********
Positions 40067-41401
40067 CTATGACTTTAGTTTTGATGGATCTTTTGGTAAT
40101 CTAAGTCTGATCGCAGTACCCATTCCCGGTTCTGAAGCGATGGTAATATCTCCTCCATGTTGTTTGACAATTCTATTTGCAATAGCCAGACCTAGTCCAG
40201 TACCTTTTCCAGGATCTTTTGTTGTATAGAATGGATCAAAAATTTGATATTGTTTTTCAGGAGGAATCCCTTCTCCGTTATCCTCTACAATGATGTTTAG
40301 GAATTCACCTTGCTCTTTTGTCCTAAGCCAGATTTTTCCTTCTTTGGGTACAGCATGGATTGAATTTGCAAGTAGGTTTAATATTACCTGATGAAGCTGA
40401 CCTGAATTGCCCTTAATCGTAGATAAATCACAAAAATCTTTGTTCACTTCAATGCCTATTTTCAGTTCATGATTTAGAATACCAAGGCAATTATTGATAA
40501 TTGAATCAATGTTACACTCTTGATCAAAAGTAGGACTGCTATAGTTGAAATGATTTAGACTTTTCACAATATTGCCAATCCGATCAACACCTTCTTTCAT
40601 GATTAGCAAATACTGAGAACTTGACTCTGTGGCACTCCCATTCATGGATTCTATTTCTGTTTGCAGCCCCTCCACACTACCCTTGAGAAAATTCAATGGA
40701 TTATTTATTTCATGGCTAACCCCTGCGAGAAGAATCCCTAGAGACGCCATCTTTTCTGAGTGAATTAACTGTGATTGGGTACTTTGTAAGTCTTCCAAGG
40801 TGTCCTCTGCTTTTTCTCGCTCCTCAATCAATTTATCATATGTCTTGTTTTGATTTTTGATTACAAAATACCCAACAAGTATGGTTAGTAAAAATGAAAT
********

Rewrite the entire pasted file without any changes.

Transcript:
Positions 40067-41401
40067 CTATGACTTTAGTTTTGATGGATCTTTTGGTAAT
40101 CTAAGTCTGATCGCAGTACCCATTCCCGGTTCTGAAGCGATGGTAATATCTCCTCCATGTTGTTTGACAATTCTATTTGCAATAGCCAGACCTAGTCCAG
40201 TACCTTTTCCAGGATCTTTTGTTGTATAGAATGGATCAAAAATTTGATATTGTTTTTCAGGAGGAATCCCTTCTCCGTTATCCTCTACAATGATGTTTAG
40301 GAATTCACCTTGCTCTTTTGTCCTAAGCCAGATTTTTCCTTCTTTGGGTACAGCATGGATTGAATTTGCAAGTAGGTTTAATATTACCTGATGAAGCTGA
40401 CCTGAATTGCCCTTAATCGTAGATAAATCACAAAAATCTTTGTTCACTTCAATGCCTATTTTCAGTTCATGATTTAGAATACCAAGGCAATTATTGATAA
40501 TTGAATCAATGTTACACTCTTGATCAAAAGTAGGACTGCTATAGTTGAAATGATTTAGACTTTTCACAATATTGCCAATCCGATCAACACCTTCTTTCAT
40601 GATTAGCAAATACTGAGAACTTGACTCTGTGGCACTCCCATTCATGGATTCTATTTCTGTTTGCAGCCCCTCCACACTACCCTTGAGAAAATTCAATGGA
40701 TTATTTATTTCATGGCTAACCCCTGCGAGAAGAATCCCTAGAGACGCCATCTTTTCTGAGTGAATTAACTGTGATTGGGTACTTTGTAAGTCTTCCAAGG
40801 TGTCCTCTGCTTTTTCTCGCTCCTCAATCAATTTATCATATGTCTTGTTTTGATTTTTGATTACAAAATACCCAACAAGTATGGTTAGTAAAAATGAAAT